“We use a combination of technology and human review to enforce the Twitter Rules across the service. In this case, our automated systems took enforcement action on a number of accounts in error.” [6]

Furthermore, Instagram attributed the problem to a “technical bug which impacted millions of people’s stories, highlights, and archives globally”, including Palestinians who saw their content ‘disappear’. It issued an apology by releasing the following statement:

“We sincerely apologise for both issues, and to all those, including our Palestinian community, who felt like their ability to have an open discussion around important matters was affected in any way”. [6]

However, despite such apologies being issued by these prominent social media platforms, enough is not being done to counter Israeli efforts at whitewashing the dreadful reality in Palestine. While the IDF uses TikTok to spread its propaganda to the world’s masses, the Gaza Strip has no such resources for presenting its own narratives, which include a decade-long blockade, travel restrictions, constant aerial bombardment at the whim of Zionist military leaders, and a crumbling health system.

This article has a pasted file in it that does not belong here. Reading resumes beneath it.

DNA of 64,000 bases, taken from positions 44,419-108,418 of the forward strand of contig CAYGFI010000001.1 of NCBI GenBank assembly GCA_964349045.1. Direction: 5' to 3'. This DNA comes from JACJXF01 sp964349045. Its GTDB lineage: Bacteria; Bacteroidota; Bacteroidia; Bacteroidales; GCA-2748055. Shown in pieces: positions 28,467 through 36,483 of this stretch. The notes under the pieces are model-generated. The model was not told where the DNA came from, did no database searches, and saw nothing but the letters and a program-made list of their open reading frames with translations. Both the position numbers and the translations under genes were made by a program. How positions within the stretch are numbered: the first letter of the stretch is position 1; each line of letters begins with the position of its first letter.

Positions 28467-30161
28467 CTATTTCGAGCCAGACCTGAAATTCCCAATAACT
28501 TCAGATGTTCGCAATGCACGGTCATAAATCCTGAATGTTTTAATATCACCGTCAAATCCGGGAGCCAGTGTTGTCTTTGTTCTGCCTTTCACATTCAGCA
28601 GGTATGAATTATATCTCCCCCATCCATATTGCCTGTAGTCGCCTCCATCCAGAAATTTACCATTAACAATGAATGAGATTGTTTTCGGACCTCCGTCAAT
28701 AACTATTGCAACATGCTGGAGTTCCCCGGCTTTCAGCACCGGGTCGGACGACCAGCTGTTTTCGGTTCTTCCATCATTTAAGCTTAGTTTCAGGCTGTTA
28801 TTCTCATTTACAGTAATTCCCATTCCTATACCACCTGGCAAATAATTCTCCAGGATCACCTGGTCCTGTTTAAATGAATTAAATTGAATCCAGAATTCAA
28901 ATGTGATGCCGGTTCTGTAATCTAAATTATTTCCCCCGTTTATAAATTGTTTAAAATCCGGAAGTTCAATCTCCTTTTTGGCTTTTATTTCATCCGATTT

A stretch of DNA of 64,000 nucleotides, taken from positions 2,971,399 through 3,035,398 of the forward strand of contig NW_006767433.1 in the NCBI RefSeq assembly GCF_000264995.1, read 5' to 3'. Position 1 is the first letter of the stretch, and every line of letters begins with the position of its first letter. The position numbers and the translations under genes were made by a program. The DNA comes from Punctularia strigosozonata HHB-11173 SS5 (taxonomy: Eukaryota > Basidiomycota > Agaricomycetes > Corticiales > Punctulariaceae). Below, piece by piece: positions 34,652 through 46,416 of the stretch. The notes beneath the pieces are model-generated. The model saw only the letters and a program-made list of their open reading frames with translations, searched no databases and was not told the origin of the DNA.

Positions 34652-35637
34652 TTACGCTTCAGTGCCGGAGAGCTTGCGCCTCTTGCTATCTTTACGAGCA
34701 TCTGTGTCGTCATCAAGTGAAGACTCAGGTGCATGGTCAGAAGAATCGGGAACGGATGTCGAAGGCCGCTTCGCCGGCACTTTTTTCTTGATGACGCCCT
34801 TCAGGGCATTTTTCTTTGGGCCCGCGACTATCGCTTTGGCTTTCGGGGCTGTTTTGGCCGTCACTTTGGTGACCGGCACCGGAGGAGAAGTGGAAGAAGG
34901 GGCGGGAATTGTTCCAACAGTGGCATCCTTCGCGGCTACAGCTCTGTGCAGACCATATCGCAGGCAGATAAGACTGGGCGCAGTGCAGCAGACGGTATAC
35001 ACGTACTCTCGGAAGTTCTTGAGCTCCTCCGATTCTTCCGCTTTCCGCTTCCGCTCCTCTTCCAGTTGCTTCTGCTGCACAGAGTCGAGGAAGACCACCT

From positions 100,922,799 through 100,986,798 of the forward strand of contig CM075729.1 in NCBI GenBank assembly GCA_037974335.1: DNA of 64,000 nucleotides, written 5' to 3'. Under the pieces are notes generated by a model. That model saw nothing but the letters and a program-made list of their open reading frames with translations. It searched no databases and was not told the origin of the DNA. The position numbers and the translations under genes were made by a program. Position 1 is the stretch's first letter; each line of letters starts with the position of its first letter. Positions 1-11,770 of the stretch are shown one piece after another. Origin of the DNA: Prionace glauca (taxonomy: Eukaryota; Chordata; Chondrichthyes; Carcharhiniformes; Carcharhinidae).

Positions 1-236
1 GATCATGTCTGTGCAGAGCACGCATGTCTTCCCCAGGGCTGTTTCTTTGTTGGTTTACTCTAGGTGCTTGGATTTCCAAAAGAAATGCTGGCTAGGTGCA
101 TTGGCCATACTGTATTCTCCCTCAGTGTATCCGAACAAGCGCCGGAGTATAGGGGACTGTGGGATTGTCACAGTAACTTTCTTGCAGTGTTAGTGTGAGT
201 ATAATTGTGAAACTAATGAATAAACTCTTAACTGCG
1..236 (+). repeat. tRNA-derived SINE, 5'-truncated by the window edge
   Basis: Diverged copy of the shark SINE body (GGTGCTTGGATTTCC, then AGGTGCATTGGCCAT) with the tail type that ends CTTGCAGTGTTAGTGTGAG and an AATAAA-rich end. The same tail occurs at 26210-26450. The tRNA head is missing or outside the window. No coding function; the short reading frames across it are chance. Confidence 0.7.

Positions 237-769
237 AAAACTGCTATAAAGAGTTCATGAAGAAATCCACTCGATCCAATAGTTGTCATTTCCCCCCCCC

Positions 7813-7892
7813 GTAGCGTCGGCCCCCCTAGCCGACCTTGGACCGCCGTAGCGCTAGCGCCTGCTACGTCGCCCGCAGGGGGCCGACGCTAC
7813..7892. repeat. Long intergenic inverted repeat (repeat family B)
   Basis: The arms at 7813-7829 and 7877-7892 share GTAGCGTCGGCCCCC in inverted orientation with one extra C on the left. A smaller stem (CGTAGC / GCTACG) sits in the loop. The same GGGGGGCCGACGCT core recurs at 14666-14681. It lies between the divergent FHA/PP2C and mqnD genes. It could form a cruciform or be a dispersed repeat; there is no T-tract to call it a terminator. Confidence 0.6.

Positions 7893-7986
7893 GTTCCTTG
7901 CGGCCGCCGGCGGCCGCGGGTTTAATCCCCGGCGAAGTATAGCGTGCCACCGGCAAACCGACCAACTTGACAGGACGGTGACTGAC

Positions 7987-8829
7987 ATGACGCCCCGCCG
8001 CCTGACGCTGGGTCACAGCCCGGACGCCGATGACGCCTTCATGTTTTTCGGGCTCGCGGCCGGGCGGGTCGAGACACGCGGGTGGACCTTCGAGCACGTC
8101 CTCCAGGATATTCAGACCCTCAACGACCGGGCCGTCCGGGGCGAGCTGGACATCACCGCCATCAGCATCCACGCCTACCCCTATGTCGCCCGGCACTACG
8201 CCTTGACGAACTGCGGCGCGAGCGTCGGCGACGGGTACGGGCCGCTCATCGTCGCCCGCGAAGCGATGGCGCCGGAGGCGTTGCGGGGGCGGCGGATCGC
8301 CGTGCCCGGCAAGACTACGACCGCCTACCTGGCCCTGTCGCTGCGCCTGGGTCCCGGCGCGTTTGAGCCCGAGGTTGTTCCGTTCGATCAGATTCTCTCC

Source: www.islam21c.com

Notes:

[1] https://www.aljazeera.com/news/2021/7/1/idfs-tiktok-and-its-attempt-to-make-propaganda-cool

[2] https://www.aljazeera.com/news/2021/5/18/mapping-israeli-occupation-gaza-palestine

[3] https://www.oberlo.co.uk/blog/tiktok-statistics

[4] https://www.insider.com/idf-under-fire-for-its-tik-tok-account-2020-1

[5] https://www.theguardian.com/technology/2019/sep/25/revealed-how-tiktok-censors-videos-that-do-not-please-beijing

[6] https://www.france24.com/en/live-news/20210512-palestinians-denounce-censorship-of-social-networks

About Shaheer Choudhury

Shaheer is a regular news writer for Islam21c. Alongside this position, he also currently works as a casework coordinator at the UK-wide charity, HHUGS. He maintains a strong interest in politics and current affairs, and on the varying worldwide situations of Muslim communities. Prior to working for Islam21c, he developed a number of years' experience in the health and social care sector, and has previously volunteered at the Muslim Youth Helpline.